65pc see rise in cleantech investments
Dubai, June 21, 2011
Sixty-five per cent of executives in Mena expect an increase in cleantech investments over the next five years, according to a new survey.
While 59 per cent said key drivers of new cleantech investment were government policy, 29 per cent voted for climate change response, water scarcity (25 per cent) and solar irradiation (23 per cent) in the Ernst & Young’s Mena survey on cleantech titled ‘Cleantech matters: Seizing transformational opportunities (Mena outlook)’.
Population growth and business compulsions were seen as least likely to drive new cleantech investment.
Cleantech encompasses a broad range of technologies that include alternative energy (solar, wind, biomass, geothermal, hydro, biofuels, biogas, waste to energy, tidal), energy storage, water technologies, recycling technologies, green chemistry (non-hazardous materials), white biotech (enzymes), green biotech (plant enhancements), nano materials (surfaces & catalysts) and membranes (filters).
“According to the respondents of the Mena survey, the region has been ranked as one of the most attractive regions for cleantech investment after China and Europe, and there is a high degree of optimism within the region about its growing role and investments into its cleantech industry,” said Nimer AbuAli, Mena head of Cleantech, Ernst & Young.
“For example, almost 90 per cent of the respondents are backing the realization of the mega-project to connect the Mena and EU regions via a vast energy grid where electricity will be generated mostly by renewable,” he added.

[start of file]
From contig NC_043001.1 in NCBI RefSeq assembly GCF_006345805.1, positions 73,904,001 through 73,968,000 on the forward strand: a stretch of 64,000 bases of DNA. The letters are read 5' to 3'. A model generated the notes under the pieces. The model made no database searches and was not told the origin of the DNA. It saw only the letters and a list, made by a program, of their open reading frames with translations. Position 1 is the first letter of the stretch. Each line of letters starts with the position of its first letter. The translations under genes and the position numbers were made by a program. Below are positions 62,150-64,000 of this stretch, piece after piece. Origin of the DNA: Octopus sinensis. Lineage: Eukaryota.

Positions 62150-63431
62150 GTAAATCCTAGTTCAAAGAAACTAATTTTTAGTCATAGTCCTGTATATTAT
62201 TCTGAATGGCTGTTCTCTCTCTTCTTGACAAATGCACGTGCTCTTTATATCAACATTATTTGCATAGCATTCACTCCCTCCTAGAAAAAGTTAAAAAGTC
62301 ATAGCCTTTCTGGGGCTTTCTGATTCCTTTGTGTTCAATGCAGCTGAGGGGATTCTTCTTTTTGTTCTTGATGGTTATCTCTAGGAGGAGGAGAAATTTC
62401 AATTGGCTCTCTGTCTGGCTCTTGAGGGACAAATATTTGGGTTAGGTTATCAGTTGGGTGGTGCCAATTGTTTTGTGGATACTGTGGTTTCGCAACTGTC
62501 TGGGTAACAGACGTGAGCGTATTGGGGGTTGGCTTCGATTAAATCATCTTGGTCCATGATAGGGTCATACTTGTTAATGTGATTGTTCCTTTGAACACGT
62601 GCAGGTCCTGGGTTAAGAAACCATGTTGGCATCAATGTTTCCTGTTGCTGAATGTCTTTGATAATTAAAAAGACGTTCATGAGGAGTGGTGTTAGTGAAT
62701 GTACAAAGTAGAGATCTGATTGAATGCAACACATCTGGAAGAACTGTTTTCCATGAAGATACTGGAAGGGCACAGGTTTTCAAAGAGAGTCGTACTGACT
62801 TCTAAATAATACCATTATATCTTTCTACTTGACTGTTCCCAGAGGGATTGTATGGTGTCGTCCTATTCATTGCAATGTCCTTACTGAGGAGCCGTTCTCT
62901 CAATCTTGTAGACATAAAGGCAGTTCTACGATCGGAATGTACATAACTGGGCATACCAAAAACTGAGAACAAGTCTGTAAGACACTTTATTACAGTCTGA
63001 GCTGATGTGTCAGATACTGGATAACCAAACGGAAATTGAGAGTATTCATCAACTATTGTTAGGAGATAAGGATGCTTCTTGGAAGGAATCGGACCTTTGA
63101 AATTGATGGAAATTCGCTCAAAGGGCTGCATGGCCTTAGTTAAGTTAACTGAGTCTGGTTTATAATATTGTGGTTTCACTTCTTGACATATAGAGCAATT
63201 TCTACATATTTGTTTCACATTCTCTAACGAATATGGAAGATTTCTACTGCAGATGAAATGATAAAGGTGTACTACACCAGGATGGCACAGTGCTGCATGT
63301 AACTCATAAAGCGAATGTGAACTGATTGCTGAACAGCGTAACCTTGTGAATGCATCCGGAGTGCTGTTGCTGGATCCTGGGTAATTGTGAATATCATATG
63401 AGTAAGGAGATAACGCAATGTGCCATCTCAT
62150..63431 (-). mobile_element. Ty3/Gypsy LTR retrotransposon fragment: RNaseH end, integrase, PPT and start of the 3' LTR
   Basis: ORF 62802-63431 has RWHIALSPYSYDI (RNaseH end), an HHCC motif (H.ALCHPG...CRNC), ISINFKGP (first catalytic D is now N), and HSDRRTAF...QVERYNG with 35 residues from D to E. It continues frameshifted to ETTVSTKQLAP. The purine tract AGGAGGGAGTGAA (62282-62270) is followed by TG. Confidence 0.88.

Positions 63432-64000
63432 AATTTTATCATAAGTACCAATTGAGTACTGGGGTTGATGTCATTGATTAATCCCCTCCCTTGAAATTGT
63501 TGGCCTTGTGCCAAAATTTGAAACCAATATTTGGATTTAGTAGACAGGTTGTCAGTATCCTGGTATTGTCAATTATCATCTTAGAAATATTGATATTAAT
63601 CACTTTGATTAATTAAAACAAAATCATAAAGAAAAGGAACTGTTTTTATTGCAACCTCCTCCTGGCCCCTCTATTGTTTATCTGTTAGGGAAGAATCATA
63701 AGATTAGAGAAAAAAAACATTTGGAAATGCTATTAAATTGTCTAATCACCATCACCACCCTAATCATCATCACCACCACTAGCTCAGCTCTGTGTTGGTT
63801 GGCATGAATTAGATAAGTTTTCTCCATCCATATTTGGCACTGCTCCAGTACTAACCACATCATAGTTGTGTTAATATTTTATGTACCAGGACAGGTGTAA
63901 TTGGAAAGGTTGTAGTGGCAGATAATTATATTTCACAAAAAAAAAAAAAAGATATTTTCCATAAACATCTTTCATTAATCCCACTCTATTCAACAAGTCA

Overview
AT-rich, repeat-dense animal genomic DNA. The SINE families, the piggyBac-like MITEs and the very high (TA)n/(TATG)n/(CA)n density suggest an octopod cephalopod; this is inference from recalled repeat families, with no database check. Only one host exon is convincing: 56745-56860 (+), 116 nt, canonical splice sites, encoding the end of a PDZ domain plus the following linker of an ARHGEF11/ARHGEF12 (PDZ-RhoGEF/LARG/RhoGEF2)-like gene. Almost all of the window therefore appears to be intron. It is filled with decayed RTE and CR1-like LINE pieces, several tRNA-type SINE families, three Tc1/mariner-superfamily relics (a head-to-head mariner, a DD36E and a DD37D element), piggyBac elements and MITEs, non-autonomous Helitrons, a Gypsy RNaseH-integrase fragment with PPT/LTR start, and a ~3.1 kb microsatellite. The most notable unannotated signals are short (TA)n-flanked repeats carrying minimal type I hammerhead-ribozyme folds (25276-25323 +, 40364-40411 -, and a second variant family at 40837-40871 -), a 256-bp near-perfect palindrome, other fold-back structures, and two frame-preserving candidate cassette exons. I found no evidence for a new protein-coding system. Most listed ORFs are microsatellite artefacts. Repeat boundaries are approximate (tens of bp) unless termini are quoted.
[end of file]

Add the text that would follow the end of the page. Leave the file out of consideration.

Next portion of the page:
The survey respondents felts that new money is expected to flow into solar thermal energy technologies (73 per cent) and photovoltaics (63 per cent), i.e., generating electrical power by converting solar radiation into direct current electricity using semiconductors – an obvious inference given the relatively sunnier climes of the region, said AbuAli.
Other sectors included water technologies (43 per cent), green building technologies (40 per cent), waste to energy and recycling technologies (39 per cent) and wind technologies (22 per cent).
Insufficient government support was listed as the single biggest barrier to renewable energy development by 39 per cent of the respondents, while price competitiveness compared to traditional energy sources and insufficient private financing followed at 31 per cent and 16 per cent respectively.
AbuAli added: “Despite the relative lack of state support, 60 per cent firmly believe it to increase strongly over the next five years. This indicates a sense of cautious optimism and reiterates the potential that we’ll witness in cleantech.”
During the financial downturn, businesses looked to cleantech for cost savings and efficiency improvements.
Energy efficiency practices have now become competitive with corporate focus on cleantech beginning to target revenue generation opportunities and top-line growth, Abu Ali added. – TradeArabia News Service
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